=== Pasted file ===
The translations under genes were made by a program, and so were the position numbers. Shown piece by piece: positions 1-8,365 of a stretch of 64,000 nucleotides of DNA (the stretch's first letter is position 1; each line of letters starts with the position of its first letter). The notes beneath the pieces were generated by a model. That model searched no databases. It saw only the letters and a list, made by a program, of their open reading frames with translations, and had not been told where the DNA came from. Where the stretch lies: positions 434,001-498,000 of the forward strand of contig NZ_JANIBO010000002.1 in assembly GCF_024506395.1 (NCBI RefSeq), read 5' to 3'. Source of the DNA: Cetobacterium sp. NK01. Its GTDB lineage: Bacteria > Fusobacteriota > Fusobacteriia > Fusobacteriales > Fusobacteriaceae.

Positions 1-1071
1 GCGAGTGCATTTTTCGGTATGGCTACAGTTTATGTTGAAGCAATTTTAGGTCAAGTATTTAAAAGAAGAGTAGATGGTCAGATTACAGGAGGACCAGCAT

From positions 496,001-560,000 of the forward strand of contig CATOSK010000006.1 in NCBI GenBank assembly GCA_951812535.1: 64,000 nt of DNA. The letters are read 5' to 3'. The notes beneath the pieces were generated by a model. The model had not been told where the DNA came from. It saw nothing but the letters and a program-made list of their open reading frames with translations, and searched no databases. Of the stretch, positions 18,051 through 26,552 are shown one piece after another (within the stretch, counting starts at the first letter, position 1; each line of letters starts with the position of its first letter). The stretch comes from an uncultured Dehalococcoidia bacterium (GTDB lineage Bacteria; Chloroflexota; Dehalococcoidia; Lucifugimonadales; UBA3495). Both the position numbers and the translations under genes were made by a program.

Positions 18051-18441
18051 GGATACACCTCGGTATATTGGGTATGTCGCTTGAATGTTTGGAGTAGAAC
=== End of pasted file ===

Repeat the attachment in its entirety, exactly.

The translations under genes were made by a program, and so were the position numbers. Shown piece by piece: positions 1-8,365 of a stretch of 64,000 nucleotides of DNA (the stretch's first letter is position 1; each line of letters starts with the position of its first letter). The notes beneath the pieces were generated by a model. That model searched no databases. It saw only the letters and a list, made by a program, of their open reading frames with translations, and had not been told where the DNA came from. Where the stretch lies: positions 434,001-498,000 of the forward strand of contig NZ_JANIBO010000002.1 in assembly GCF_024506395.1 (NCBI RefSeq), read 5' to 3'. Source of the DNA: Cetobacterium sp. NK01. Its GTDB lineage: Bacteria > Fusobacteriota > Fusobacteriia > Fusobacteriales > Fusobacteriaceae.

Positions 1-1071
1 GCGAGTGCATTTTTCGGTATGGCTACAGTTTATGTTGAAGCAATTTTAGGTCAAGTATTTAAAAGAAGAGTAGATGGTCAGATTACAGGAGGACCAGCAT

From positions 496,001-560,000 of the forward strand of contig CATOSK010000006.1 in NCBI GenBank assembly GCA_951812535.1: 64,000 nt of DNA. The letters are read 5' to 3'. The notes beneath the pieces were generated by a model. The model had not been told where the DNA came from. It saw nothing but the letters and a program-made list of their open reading frames with translations, and searched no databases. Of the stretch, positions 18,051 through 26,552 are shown one piece after another (within the stretch, counting starts at the first letter, position 1; each line of letters starts with the position of its first letter). The stretch comes from an uncultured Dehalococcoidia bacterium (GTDB lineage Bacteria; Chloroflexota; Dehalococcoidia; Lucifugimonadales; UBA3495). Both the position numbers and the translations under genes were made by a program.

Positions 18051-18441
18051 GGATACACCTCGGTATATTGGGTATGTCGCTTGAATGTTTGGAGTAGAAC